Thursday, January 23, 2020

Reading Acts takes up Daniel

AT THE READING ACTS BLOG, Phil Long has begun a series on the Book of Daniel. It happens that I just taught my honours (i.e., upper division) undergraduate course on the Book of Daniel last semester. The book is thus fresh in my mind. I look forward to noting Phil's posts and commenting when I have time. Thus far:

When was the Book of Daniel Written?
The key evidence for the date of the book is that it contains very detailed predictions about the future (from the perspective of the sixth-century BCE character Daniel) which are uncannily correct up to a certain point in the Maccabean revolt. Then they go wildly wrong. Case in point: Daniel 10-11 review Seleucid and Ptolemaic history in detail up to the desecration of the Temple by Antiochus Epiphanes. But then 11:40-45 has him undertaking a campaign in Egypt and Palestine and dying there. There was no such campaign. And our other sources - which granted are inconsistent in details - agree that he died in Persia.

It certainly looks as though an author during the Maccabean revolt wrote up predictions after the fact (vaticinia ex eventu), but then ventured some actual predictions about the future. The latter turned out wrong, as they usually do.

This feature of correct predictions after the fact, then wrong actual predictions, is typical of historical apocalypses, including the Animal Apocalypse (1 Enoch 85-90), 4 Ezra, and The Seventh Vision of Daniel. In all three, as in the Book of Daniel, the wrong actual prediction include the coming of the final judgement, which has not happened yet!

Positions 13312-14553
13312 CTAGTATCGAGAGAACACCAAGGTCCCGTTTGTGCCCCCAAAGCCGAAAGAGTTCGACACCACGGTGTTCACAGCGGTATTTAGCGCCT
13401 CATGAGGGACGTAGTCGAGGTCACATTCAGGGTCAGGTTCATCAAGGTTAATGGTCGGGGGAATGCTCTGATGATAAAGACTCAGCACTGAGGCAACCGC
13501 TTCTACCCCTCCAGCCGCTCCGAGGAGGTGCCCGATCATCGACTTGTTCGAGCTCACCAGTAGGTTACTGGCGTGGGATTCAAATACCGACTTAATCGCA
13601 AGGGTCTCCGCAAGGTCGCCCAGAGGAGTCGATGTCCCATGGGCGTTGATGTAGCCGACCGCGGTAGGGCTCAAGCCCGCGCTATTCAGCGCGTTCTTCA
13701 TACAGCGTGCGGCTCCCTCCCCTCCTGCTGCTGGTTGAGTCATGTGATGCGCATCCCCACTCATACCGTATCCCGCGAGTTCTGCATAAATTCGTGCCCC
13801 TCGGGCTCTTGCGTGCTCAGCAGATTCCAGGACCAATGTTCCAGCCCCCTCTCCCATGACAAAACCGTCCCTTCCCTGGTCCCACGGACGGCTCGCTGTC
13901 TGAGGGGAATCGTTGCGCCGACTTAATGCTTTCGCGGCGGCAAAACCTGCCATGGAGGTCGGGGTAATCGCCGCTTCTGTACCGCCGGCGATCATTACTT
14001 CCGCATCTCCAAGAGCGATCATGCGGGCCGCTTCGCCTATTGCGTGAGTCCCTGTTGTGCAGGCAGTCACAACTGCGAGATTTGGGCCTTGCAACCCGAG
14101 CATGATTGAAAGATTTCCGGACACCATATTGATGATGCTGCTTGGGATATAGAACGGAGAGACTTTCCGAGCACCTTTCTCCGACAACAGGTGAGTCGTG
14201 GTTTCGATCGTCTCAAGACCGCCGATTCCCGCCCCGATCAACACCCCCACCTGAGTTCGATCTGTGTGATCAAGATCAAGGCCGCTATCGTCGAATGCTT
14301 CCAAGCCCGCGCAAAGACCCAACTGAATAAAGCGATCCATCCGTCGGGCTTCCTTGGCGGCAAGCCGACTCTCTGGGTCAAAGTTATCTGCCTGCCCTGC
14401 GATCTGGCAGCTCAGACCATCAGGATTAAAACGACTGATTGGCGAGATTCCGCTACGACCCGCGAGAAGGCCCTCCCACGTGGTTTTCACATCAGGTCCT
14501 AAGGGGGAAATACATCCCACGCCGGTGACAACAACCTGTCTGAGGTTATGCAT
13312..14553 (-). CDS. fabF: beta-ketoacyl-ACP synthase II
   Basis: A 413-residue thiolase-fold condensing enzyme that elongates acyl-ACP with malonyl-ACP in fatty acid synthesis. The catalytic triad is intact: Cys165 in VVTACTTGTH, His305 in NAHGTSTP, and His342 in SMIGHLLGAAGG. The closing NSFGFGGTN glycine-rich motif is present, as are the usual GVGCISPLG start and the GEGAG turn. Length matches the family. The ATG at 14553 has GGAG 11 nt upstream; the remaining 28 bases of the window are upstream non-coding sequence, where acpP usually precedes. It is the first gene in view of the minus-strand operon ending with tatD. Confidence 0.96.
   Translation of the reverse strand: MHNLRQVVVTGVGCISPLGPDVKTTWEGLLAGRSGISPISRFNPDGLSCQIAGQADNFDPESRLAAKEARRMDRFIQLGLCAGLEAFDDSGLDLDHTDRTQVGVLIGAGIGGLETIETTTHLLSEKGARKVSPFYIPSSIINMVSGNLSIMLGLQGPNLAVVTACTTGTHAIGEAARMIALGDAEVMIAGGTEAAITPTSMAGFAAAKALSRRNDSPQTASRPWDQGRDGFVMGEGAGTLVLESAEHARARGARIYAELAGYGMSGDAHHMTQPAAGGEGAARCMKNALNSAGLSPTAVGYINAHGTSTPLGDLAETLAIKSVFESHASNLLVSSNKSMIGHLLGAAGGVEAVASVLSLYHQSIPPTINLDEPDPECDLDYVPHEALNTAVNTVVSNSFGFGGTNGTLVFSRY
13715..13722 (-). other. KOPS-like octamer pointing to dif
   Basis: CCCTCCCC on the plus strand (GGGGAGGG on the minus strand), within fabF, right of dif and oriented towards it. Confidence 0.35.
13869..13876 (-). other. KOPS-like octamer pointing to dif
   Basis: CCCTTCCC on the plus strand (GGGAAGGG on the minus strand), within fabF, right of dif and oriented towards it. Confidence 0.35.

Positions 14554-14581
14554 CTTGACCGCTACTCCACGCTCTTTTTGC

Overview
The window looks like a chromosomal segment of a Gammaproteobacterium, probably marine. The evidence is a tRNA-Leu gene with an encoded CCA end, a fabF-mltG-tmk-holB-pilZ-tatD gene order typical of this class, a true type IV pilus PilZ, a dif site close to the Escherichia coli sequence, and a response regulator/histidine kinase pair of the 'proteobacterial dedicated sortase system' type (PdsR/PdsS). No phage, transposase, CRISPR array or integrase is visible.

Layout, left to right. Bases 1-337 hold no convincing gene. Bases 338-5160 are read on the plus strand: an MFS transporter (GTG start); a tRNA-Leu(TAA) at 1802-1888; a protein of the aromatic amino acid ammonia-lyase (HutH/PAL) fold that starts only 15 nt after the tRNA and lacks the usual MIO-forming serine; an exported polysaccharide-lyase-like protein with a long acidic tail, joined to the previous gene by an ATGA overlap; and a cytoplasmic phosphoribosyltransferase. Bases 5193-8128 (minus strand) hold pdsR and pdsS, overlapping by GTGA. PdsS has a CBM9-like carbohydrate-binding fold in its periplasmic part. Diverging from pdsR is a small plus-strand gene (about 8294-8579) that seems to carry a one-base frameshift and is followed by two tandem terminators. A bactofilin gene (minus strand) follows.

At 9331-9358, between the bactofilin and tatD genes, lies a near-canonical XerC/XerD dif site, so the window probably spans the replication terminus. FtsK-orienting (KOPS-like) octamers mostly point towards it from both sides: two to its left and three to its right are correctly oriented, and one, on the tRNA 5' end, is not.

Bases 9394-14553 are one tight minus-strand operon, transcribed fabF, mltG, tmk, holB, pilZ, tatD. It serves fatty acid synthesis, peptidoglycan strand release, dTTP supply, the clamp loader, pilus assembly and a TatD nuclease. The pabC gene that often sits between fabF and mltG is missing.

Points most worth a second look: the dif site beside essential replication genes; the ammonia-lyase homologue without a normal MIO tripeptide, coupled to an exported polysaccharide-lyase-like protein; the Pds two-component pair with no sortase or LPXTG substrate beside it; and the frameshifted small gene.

The stories in Daniel 2-6 may have their origins in Aramaic folk traditions of the Persian Period, but the book as we have it in our Bibles (the Masoretic Text) was put together during the Maccabean Revolt, and chapters 7-12 were written then.

Main Themes of Daniel

Daniel and the End of the Ages

Daniel 1:1-7 – Why was Daniel Taken to Babylon?
Daniel 1 serves as an introduction to chapters 2-6, for which it may have been written. It sets out the themes that will be important in the stories (e.g., introduces the main characters, the training of the four friends in wisdom, Daniel's mantic talents, and the temptation to assimilation) and to some degree in the visions in 7-12.

The meaning Phil gives for the name Belteshazzar is a bit confused. The name could mean "Guard the life of the king!" or "Guard his life!" depending on how you reverse-transcribe it into Akkadian. The divine name "Bel" is not involved. Phil's translation mixes in "Bel" from the similar-looking name of King "Belshazzar" of chapter 5, which means "Bel, guard the king!"

I would be cautious about the meanings of the Babylonian names assigned to the the three friends. These, especially the first two, are more or less garbled. They certainly don't look like transcriptions of Babylonian names made in the sixth century.

Visit PaleoJudaica daily for the latest news on ancient Judaism and the biblical world.